Elk Wiener Schnitzel with Lemon Caraway Aioli
Courtesy of Chef John McGannon, wildeats.com
Before I started WildEats, I was an ambitious young man from a New York suburb on the west shores of the Hudson River. I worked at local restaurants at a very young age and spent five years working under the detail‑oriented eye of Gunter Pindzig at his German restaurant.
We created many classic German dishes, which were all produced fresh daily. Being the competitive person I am, I always approached my tasks as a challenge. I worked side-by‑side with Gunter breaking down pieces of culinary potential. By the time I was 17, I could break down a leg of veal faster than my chef.
I’ve taken this skill into the field ever since. For this I am indebted to Chef Gunter for his guidance, patience and shared passion to produce a superior product regardless of the required effort. This dish is a tribute to him.
10, 3-to 4-oz. elk medallions* top round, top sirloin, tenderloin or backstrap, silver skin removed, cut across the grain
Standard breading procedure
3 eggs, yolks and whites separated
1 cup flour
2 cups dried breadcrumbs
Peanut, canola or rice bran** oil for frying
Salt and pepper to taste, or your favorite dry rub
Set up your breading procedure in appropriate mixing bowls, one for the flour, one for the egg whites and one for the breadcrumbs. I prefer just egg whites, as they are 100 percent protein and give you a very crisp breading. The yolks can be saved for a dipping aioli (sauce with garlic).
Gently pound the medallions to about ¼-inch thick. Season and dredge in the flour, then the egg whites and then the breadcrumbs. Place on a platter and refrigerate for at least an hour. This chills the meat down so when you fry it, it doesn’t overcook.
To fry the schnitzels, preheat the oil in a pan to 375°. Place the schnitzels in the hot oil and cook to golden brown. Turn and finish the other side. Remove the meat to a paper-lined tray until all schnitzels are finished. Serve with country potatoes or spaetzle (a German dumpling) and this refreshing lemon aioli with toasted caraway.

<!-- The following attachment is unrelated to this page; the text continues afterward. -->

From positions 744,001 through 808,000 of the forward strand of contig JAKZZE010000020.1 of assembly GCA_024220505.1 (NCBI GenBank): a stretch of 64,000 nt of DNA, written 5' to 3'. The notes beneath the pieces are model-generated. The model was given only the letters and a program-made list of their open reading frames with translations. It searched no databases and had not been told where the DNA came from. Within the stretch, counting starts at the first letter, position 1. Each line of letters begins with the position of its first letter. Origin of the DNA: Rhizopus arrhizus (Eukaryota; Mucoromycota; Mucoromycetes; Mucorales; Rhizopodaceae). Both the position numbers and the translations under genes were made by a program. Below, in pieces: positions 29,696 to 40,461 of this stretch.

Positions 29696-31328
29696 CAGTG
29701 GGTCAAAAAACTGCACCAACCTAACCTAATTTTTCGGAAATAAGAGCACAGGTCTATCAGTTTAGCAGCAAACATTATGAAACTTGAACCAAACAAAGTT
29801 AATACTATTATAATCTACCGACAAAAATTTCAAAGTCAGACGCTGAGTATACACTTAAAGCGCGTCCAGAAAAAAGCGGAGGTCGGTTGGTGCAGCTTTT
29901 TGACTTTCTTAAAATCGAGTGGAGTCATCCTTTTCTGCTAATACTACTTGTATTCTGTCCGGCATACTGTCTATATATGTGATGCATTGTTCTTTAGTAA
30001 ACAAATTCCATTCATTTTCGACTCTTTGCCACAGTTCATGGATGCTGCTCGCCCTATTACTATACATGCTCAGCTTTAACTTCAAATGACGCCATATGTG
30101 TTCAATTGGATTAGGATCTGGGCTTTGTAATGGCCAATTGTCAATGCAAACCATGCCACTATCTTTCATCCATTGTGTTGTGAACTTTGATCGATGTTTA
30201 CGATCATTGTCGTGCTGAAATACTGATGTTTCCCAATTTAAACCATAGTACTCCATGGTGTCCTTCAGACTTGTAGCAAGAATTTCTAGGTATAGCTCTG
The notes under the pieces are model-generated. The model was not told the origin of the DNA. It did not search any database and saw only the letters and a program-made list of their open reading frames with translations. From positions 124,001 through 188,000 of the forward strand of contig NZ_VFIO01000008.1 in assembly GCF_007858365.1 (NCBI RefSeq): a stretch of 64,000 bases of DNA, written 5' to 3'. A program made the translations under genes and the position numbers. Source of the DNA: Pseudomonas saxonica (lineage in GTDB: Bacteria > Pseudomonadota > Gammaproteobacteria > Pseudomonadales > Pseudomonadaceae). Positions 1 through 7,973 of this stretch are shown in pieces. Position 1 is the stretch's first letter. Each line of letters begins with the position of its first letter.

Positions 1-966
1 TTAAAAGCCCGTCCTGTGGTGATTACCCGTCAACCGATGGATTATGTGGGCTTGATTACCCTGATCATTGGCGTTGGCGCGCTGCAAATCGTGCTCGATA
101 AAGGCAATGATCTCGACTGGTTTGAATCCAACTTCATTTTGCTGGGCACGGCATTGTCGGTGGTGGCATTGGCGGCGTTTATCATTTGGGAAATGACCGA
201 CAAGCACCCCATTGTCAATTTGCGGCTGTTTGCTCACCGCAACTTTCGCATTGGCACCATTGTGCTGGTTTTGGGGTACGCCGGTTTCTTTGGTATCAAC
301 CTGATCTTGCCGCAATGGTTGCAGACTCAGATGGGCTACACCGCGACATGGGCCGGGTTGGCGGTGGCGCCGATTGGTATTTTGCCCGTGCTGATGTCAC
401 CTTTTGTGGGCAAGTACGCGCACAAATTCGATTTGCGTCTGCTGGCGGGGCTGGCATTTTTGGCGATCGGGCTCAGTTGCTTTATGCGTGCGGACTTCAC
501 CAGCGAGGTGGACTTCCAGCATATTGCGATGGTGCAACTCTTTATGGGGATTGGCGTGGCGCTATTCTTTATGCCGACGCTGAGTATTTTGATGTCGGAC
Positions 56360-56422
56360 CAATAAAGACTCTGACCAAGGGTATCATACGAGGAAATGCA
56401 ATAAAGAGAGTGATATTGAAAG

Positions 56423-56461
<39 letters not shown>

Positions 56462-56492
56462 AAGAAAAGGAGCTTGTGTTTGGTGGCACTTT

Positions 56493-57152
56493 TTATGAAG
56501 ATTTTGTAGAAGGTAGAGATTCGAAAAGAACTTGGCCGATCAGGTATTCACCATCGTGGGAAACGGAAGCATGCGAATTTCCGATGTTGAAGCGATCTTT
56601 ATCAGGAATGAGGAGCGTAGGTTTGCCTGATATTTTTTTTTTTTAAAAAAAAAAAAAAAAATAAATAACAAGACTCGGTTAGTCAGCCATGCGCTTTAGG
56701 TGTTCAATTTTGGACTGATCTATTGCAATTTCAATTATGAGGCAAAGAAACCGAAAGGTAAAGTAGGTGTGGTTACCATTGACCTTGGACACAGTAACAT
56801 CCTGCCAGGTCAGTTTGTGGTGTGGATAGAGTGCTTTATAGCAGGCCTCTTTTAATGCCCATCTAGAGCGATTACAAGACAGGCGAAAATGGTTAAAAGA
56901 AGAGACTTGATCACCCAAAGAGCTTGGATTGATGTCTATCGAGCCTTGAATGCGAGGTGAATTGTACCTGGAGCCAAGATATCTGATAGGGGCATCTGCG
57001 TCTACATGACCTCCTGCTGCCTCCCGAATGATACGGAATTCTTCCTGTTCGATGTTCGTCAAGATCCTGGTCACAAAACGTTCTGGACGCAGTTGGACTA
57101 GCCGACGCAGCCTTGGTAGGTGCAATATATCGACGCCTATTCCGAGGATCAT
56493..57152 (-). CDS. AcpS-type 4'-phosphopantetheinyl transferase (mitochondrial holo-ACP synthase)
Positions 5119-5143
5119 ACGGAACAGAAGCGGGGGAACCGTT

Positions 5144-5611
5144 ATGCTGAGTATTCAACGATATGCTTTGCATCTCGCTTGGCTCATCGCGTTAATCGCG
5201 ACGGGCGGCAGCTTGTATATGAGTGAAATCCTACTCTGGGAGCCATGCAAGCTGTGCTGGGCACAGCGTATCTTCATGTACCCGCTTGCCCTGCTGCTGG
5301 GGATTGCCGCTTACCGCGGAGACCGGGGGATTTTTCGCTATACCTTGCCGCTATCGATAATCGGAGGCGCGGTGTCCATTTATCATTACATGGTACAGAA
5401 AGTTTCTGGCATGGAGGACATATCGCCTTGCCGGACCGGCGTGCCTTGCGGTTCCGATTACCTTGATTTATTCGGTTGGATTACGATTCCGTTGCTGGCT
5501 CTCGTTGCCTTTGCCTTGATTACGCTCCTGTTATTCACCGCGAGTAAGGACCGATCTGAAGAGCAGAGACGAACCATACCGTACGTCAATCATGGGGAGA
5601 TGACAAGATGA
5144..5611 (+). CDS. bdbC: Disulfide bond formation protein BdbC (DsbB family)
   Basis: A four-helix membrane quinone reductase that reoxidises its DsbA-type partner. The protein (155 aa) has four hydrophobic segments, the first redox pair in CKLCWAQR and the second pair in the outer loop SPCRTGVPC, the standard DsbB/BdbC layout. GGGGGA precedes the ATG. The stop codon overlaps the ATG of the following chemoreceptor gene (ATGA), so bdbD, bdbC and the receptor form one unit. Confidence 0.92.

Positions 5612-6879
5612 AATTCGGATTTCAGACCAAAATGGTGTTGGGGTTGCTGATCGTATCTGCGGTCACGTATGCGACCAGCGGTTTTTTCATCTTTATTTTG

Lemon Caraway Aioli
3 egg yolks (room temperature)
2 tbsp whole grain mustard
1⁄2 tsp fresh garlic
1⁄2 tsp lightly toasted caraway seeds, ground fine
4 green onions, chopped fine
16 oz olive oil
Zest and juice of one lemon
Splash of Worcestershire sauce
Salt and pepper to taste
Place all the ingredients except the oil and lemon juice in the mixing bowl of a food processor. With the motor running slowly, pour the oil into the processor. The sauce will begin to emulsify. Continue to add the oil until it is finished. Squeeze in the lemon juice, making sure to catch the seeds. Adjust the seasoning. If the sauce is too thick, add a few drops of water. This type of sauce will store for several weeks in the refrigerator and can be used on everything from sandwiches to grilled fish.
Be sure and allow the egg yolks to get to room temperature before making this sauce. This ensures a strong emulsion. Prost!
* Medallions refer to a round cut of meat that is roughly ½-inch thick and 2-3 inches in diameter.
** Rice bran oil is extracted from the husks of rice grains. It has a very high smoking point, no flavor and no cholesterol. It’s relatively new in this country, but has been a staple in Japan for a long time due to its purity and nutritional advantages. You can find it in specialty foods stores and many healthfood stores.
John McGannon is a RMEF life member, host of wild game cooking seminars at Elk Camp and owner of WildEats Enterprises.